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[Licence| Download | E-mail| New Version Template] aebn_v2_0.tar.gz(1668 Kbytes)
Manuscript Title: Introducing PROFESS 2.0: a parallelized, fully linear scaling program for orbital-free density functional theory calculations
Authors: Linda Hung, Chen Huang, Ilgyou Shin, Gregory S. Ho, Vincent L. Lignères, Emily A. Carter
Program title: PROFESS
Catalogue identifier: AEBN_v2_0
Distribution format: tar.gz
Journal reference: Comput. Phys. Commun. 181(2010)2208
Programming language: Fortran 90.
Computer: Intel with ifort; AMD Opteron with pathf90.
Operating system: Linux.
Has the code been vectorised or parallelized?: Yes. Parallelization is implemented through domain composition using MPI
RAM: Problem dependent, but 2 GB is sufficient for up to 10,000 ions.
Keywords: Orbital-free density functional theory, Optimization, Electronic structure.
PACS: 31.15.-p..
Classification: 7.3.

External routines: FFTW 2.1.5 (http://www.fftw.org)

Does the new version supersede the previous version?: Yes

Nature of problem:
Given a set of coordinates describing the initial ion positions under periodic boundary conditions, recovers the ground state energy, electron density, ion positions, and cell lattice vectors predicted by orbital-free density functional theory. The computation of all terms is effectively linear scaling. Parallelization is implemented through domain decomposition, and up to ~10,000 ions may be included in the calculation on just a single processor, limited by RAM. For example, when optimizing the geometry of ~50,000 aluminum ions (plus vacuum) on 48 cores, a single iteration of conjugate gradient ion geometry optimization takes ~40 minutes wall time. However, each CG geometry step requires two or more electron density optimizations, so step times will vary.

Solution method:
Computes energies as described in text; minimizes this energy with respect to the electron density, ion positions, and cell lattice vectors.

Reasons for new version:
To allow much larger systems to be simulated using PROFESS.

Summary of revisions:
  • PROFESS can run in parallel [1]. Parallelization is implemented through domain decomposition using MPI. (However, copies of all ion positions, which take up a relatively small amount of memory, are saved on all processors.) An updated serial version of PROFESS, with some memory-efficient features specific to the use of a single process, can also be compiled from the same code.
  • Instead of linking to the FFTW3 library, we use FFTW 2.1.5, which is the most recent version of FFTW that supports MPI parallel transforms.
  • Ion-ion and ion-electron calculations can scale as O(N ln N) through the use of cardinal B-splines [1]-[3]. (For ion-ion calculations, this is known as particle-mesh Ewald.)
  • The line search during electron density optimization (when using the square root of electron density as the variational parameter) automatically conserves the total number of electrons in the system, using a similar line search mixing scheme as in Reference [4].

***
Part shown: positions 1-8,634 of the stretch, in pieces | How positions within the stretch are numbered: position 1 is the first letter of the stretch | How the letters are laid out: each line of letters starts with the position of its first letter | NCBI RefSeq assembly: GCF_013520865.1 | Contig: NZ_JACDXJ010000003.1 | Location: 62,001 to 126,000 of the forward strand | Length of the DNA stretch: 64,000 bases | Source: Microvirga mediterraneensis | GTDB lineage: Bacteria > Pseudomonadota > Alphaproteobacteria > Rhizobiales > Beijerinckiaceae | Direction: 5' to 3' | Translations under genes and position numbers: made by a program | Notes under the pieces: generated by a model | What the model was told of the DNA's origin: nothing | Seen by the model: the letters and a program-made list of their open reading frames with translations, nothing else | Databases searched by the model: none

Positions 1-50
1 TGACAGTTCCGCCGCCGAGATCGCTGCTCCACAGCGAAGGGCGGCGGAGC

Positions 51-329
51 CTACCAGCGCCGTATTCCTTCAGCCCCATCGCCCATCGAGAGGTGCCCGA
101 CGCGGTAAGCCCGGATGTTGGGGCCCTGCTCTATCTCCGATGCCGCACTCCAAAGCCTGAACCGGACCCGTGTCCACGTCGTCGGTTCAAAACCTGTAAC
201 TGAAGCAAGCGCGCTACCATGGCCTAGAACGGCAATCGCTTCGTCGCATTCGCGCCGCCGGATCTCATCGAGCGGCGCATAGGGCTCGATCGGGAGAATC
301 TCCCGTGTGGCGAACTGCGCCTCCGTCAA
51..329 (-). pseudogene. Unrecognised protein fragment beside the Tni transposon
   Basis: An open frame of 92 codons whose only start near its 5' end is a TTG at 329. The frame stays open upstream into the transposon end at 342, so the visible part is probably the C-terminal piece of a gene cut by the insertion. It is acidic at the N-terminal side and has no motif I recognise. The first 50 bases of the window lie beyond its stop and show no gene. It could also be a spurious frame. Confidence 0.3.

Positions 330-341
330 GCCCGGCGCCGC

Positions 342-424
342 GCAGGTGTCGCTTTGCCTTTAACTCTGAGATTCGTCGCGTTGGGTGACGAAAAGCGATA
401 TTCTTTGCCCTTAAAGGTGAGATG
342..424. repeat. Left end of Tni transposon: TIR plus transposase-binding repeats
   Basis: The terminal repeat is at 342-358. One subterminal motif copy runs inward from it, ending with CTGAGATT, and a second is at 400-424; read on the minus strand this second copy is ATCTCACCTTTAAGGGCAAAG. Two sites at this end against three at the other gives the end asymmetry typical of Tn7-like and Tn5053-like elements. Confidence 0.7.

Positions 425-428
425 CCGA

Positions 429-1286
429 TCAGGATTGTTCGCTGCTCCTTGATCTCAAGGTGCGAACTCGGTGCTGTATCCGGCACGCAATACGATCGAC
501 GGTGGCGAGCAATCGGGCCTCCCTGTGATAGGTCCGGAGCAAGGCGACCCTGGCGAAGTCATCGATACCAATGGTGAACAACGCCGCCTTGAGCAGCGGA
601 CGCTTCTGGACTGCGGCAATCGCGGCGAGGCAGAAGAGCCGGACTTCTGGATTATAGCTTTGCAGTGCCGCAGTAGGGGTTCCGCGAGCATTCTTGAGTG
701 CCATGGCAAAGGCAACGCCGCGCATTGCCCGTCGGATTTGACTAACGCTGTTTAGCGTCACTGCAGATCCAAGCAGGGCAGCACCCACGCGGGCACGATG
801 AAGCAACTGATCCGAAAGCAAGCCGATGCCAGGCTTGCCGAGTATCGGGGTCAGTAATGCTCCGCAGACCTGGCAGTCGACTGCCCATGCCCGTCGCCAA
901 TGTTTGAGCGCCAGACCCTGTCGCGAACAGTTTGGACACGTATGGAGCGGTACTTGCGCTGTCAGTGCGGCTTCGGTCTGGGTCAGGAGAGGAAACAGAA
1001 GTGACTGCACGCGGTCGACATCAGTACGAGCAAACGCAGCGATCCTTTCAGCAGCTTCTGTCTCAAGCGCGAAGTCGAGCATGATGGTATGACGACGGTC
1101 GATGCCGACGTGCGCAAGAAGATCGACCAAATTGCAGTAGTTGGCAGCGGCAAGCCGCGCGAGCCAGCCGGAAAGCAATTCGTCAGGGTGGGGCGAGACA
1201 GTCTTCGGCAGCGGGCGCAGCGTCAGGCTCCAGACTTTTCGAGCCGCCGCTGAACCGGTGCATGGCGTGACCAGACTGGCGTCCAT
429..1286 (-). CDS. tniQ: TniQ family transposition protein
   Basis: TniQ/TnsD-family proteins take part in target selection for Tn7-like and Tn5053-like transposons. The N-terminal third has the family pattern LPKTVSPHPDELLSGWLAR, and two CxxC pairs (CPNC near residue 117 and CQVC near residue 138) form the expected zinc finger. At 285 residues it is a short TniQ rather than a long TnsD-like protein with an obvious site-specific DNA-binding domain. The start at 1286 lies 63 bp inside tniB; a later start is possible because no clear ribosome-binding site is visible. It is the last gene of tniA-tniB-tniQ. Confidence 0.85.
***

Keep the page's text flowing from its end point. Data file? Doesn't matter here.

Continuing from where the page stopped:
• The square root density CG and TN optimizations are generally more stable.
  • Conjugate gradient ion optimization is improved and stable.
  • Positions of chosen ions can be held fixed during geometry optimization.
  • Variable time steps are used during cell lattice optimization instead of fixed steps.
  • The CAT kinetic energy density functional [5] is available.
  • A cutoff to avoid divergence in vacuum regions is now an option for some kinetic energy and exchange-correlation functionals (keywords WTV, WGV, CAV, PBEC) [6].
  • The PBE exchange-correlation subroutine is more stable.
  • Calculations of energy and potential for some functionals are more efficient after removing duplicate computations. (Note: CAT, LQ, and HQ functionals have not yet been consolidated.)
  • Density and potential output files have a new format that is more convenient for output from multiple processes. A utility to convert between old and new density formats, as well as Tecplot format, is provided in RhoConvert.f90.
  • The interpolation scheme used when reading in pseudopotentials is more accurate.
  • WGC kernel integration uses the Runge-Kutta method for better accuracy.

Restrictions:
PROFESS cannot use nonlocal (such as ultrasoft) pseudopotentials. A variety of local pseudopotential files are available at the Carter group website
(http://www.princeton.edu/mae/people/faculty/carter/homepage/research/local-pseudopotentials/). Also, due to the current state of the kinetic energy functionals, PROFESS is only reliable for main group metals and some properties of semiconductors.

Running time:
Problem dependent: the test example provided with the code takes less than a second to run. Timing results for large scale problems are given in the PROFESS paper and Reference 1.

References:
[1] L. Hung and E.A. Carter, Chem. Phys. Lett. 475 (2009) 163.
[2] U. Essmann, L. Perera, M. Berkowitz, T. Darden, L. Hsing, L.G. Pedersen, J. Chem. Phys. 103 (1995) 8577.
[3] N. Choly and E. Kaxiras, Phys. Rev. B 67 (2003) 155101.
[4] H. Jiang and W. Yang, J. Chem. Phys. 121 (2004) 2030.
[5] D. Garcìa-Aldea and J.E. Alvarellos, Phys. Rev. A 76 (2007) 052504.
[6] I. Shin, A. Ramasubramaniam, C. Huang, L. Hung, and E.A. Carter, Philos. Mag. 89 (2009) 3195.